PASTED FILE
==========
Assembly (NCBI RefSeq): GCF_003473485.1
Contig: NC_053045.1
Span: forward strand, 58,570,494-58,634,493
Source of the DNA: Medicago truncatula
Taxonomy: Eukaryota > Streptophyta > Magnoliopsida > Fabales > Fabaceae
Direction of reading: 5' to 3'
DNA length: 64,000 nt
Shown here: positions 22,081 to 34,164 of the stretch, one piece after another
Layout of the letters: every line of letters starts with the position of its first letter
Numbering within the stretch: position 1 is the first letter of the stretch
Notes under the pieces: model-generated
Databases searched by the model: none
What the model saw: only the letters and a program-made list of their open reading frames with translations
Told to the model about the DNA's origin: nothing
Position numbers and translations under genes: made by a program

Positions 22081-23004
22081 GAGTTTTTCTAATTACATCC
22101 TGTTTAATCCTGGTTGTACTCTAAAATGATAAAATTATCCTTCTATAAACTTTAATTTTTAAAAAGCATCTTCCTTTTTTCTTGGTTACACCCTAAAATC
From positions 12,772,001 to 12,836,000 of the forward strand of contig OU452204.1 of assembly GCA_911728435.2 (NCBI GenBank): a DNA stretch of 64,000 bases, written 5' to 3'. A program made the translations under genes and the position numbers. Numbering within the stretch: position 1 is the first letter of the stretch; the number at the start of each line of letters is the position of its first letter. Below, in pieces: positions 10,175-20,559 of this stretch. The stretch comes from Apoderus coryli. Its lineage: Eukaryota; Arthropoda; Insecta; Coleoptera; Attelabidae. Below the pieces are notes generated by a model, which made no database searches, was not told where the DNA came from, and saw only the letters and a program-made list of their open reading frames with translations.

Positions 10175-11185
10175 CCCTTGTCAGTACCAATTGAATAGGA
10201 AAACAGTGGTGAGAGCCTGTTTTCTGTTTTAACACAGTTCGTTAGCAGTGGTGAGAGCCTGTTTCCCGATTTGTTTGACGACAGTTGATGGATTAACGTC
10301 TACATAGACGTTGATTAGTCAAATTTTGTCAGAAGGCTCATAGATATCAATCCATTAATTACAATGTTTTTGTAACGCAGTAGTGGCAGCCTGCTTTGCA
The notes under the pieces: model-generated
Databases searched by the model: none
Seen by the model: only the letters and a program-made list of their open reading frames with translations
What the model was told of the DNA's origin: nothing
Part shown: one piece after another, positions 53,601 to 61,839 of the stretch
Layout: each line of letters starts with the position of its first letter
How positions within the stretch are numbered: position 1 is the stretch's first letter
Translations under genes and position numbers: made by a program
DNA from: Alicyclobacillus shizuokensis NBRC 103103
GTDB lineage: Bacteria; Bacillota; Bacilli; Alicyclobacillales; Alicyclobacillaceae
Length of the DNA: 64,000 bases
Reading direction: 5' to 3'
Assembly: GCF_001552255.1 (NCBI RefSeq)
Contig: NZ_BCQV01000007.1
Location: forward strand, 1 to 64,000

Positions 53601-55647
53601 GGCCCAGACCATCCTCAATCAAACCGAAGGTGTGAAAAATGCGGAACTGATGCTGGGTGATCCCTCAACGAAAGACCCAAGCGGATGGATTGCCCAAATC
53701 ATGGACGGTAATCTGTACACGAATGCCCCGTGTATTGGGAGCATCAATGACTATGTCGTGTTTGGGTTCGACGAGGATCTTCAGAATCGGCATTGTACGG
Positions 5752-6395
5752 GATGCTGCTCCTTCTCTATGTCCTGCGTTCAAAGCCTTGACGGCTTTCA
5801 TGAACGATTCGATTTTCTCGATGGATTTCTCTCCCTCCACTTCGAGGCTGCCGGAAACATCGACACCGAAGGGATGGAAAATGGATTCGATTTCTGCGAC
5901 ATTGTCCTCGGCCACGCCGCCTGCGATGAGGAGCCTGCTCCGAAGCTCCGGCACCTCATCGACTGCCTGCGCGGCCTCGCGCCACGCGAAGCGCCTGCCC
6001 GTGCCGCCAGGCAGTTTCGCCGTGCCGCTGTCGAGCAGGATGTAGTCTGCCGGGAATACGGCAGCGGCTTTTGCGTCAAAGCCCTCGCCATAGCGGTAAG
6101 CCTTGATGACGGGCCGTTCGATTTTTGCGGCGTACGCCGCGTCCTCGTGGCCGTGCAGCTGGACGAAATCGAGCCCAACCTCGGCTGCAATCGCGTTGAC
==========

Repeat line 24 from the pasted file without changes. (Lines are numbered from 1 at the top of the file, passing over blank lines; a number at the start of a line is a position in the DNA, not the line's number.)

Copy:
The notes under the pieces: model-generated